Does it mean that equities are much more attractive? That is far from certain because if yields on say the US 10-year treasury goes to 2.5-3 percent, that may hit back the equity markets as well. 

So, I would tell the guy, look I am happy to invest your money but the returns over the next 5 or 10 years will be very disappointing to you because you expect to make between 8 and 12 percent on your portfolio every year. That is simply not going to happen.

Monday, October 24, 2016

Why DOW 100,000 is possible

The belief is obviously that a Trump victory would be negative for asset markets, for the US market, and that a Hillary victory would be positive. But I am not so sure about this belief for the simple reason that Hillary is basically a neocon and a warmonger. She has invaded or supported the invasion of variety of countries already. So, that may lead to more international tension. Whereas Trump is more aware of the fact that the US' superpower standing is gradually waning and that other countries are coming up and that US cannot fight and be the policeman of the whole world. [Trump realizes] they have to gradually start to negotiate with other countries on equal terms.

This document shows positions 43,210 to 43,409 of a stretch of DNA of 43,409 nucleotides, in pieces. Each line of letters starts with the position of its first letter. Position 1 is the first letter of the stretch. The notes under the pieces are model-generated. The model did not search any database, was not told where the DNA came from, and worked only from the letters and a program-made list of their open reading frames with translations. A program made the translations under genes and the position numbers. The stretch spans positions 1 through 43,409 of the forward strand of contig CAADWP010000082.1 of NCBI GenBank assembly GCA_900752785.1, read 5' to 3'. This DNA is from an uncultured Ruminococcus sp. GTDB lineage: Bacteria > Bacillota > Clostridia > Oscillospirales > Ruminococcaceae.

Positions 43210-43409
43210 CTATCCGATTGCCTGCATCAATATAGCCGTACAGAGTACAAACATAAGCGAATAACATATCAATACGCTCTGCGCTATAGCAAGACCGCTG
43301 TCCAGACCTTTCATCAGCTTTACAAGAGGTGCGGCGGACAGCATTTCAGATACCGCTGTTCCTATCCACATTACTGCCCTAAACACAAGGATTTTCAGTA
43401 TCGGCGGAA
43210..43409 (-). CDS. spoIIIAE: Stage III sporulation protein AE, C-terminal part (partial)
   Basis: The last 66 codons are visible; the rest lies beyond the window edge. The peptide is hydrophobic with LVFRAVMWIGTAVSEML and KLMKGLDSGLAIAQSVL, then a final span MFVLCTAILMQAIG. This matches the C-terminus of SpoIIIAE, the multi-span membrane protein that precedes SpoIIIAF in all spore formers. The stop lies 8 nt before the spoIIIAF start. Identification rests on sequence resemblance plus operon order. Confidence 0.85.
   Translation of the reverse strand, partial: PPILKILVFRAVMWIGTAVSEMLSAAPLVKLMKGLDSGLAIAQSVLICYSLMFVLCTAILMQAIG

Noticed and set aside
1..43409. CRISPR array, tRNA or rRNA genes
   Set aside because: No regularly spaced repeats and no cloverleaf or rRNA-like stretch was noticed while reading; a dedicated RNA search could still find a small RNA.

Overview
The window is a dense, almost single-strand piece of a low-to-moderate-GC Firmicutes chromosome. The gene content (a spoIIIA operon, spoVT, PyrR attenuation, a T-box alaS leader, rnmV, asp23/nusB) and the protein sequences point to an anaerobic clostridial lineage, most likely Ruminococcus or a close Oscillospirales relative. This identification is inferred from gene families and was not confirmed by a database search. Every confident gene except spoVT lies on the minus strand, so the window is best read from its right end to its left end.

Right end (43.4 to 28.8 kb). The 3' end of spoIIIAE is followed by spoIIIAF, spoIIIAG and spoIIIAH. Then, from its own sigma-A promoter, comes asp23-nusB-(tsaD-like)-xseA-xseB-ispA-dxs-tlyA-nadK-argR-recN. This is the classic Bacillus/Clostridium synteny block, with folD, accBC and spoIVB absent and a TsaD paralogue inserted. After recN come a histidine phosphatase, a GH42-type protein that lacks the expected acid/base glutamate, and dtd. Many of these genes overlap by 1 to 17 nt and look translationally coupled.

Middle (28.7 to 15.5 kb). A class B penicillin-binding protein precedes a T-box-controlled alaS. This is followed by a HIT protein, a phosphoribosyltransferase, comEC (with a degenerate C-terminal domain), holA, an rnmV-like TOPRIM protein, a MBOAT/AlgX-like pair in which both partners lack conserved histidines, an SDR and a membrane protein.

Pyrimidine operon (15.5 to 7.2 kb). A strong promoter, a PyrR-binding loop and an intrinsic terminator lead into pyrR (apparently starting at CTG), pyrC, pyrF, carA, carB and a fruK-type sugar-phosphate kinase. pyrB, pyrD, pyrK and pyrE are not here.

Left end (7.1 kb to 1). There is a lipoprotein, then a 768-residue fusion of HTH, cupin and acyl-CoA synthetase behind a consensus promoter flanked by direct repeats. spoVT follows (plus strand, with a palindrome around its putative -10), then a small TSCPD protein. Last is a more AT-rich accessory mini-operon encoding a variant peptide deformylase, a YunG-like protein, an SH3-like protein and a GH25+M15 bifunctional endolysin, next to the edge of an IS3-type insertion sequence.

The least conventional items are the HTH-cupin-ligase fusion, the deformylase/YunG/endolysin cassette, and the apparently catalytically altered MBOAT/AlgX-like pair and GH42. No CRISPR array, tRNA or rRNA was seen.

The Fed sniggers at the thought of a Trump victory. They are supporting Hillary Clinton as incidentally as the entire media establishment is support Hillary Clinton and is anti-Trump. 

My view is that in this environment we have now clear voices at the Fed and other central banks that basically they should be able to implement negative interest rates and that they might do well if they bought equities. So, under this scenario, you ask yourself what is actually the downside risk.